I had to turn off Dublin Murders with 15 minutes to go. We were watching the first episode because I had to review it the following day for the Today Show on RTÉ.
It’s not a spoiler to say it’s about a young girl who is murdered in some woods outside Dublin, mirroring the disappearance of two kids in the same spot 20 years earlier. Just in case you think it’s a real story, a friend who was with the two kids in the woods that day is now a garda investigating the murder of the girl a couple of decades later.
I’m trying to stay objective writing this, but to be honest I’m furious. They kept showing the face of the dead girl, they kept showing the kids laughing and cycling into the woods 20 years earlier just so you got the message — these kids could be yours.
My instinct was to wake up my own kids so I could give them a hug.
I managed to fight that off because no one wakes their own kids unless there’s a fire, and even then you’d throw a few buckets of water at itbefore doing anything rash.
I thought I’d be over it this morning, but seeing my two off to school just cemented what I’ve suspected for a while — I can’t admire anything that uses dead children as a selling point.
I wasn’t always like this. I was glued to the first series of The Killing, I’d look forward to it every week, and that was about a girl found dead in the woods.
In fairness, that was before we had kids, but that doesn’t fully explain it either. I remember watching The Missing, starring James Nesbitt, when our eldest was only a few months old, and that was about a young boy who disappeared. I found it harder going as a parent, but still watched the series all the way to the heartbreaking end.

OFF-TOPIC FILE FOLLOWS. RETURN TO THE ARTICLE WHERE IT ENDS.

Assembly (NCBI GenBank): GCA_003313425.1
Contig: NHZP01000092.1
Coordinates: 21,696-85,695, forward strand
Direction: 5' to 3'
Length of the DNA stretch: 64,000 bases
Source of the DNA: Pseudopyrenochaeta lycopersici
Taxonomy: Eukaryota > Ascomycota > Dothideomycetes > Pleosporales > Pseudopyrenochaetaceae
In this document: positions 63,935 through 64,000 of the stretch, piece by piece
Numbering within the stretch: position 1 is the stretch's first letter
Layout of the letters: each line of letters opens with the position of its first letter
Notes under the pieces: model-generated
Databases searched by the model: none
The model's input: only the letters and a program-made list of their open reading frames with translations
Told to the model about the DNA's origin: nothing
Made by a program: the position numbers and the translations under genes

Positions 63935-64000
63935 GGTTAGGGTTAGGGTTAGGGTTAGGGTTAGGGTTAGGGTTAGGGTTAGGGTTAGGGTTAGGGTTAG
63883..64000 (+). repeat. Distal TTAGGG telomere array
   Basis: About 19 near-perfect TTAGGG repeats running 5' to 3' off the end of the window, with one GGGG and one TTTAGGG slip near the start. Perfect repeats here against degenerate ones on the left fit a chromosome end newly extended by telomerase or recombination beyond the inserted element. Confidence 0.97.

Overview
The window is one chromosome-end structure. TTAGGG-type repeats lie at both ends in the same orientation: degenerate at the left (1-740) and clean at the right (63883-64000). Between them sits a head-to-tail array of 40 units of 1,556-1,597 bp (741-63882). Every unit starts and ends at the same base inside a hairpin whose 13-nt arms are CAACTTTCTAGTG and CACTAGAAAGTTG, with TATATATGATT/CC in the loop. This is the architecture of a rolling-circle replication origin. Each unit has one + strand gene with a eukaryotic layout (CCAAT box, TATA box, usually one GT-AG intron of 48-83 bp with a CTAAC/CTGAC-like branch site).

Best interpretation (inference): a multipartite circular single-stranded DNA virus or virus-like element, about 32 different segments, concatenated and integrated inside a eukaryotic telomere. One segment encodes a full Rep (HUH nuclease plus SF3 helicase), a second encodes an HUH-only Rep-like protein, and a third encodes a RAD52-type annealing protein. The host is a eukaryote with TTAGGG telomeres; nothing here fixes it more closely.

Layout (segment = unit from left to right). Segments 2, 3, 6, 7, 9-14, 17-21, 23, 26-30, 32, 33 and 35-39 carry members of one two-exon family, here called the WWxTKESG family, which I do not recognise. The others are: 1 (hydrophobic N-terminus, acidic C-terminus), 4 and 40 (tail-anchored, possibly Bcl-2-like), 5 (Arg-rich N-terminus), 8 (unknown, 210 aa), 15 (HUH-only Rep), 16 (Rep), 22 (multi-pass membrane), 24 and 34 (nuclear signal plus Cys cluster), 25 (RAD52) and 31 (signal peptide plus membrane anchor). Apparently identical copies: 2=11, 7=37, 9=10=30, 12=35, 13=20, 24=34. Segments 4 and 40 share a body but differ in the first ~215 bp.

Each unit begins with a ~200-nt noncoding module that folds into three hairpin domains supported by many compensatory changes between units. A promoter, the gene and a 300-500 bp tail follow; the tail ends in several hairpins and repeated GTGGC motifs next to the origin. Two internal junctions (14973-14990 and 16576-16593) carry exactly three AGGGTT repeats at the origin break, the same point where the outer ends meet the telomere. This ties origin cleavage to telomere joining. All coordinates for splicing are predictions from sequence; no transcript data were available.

This isn’t a criticism of Dublin Murders as a piece of drama — the acting and the mood mark it out as something that can stand alongside The Killing and The Missing.
The problem might be me. I’m at a different stage of parenting now. Babies are a miracle, but it takes a while for their personalities to emerge and they’re with you all the time anyway. My kids are aged seven and five, their own forces of nature, like every other child in the world. It’s now, as you start letting out the rope out so they can find their way in the world, when the real worries start to kick in.
I like to see myself as Relaxed Dad, chilled out about our kids growing up and getting lives of their own. But scratch the surface with a TV show and I’m obviously bottling up a fair few anxieties.
And no, I don’t plan to suffer through the rest of Dublin Murders as some form of catharsis. I no longer watch stuff to feel uncomfortable — I’m the guy behind the sofa when a horror movie comes on TV.
I think what made me so angry in the opening episode was the way they kept focusing on little details of the kids — their shoes, a bright yellow T-shirt, their bikes. It’s like the makers know this is a short cut to our anxieties. Sometimes I spot one of my kid’s runners on the kitchen floor and I’m nearly knocked out for a second at the wonder of these two little people who seem to have come from nowhere.
I know loads of people will love Dublin Murders, we all have our own thing. But I’m out.
Just as a lot of people have had enough of stylised violence against women in whodunnit murder dramas, I’m done with people stoking my anxieties with gruesome scenes involving dead children. Sorry, but I just don’t get a buzz from imagining bad things happening to my kids. Not even when they leave their runners lying around the kitchen floor.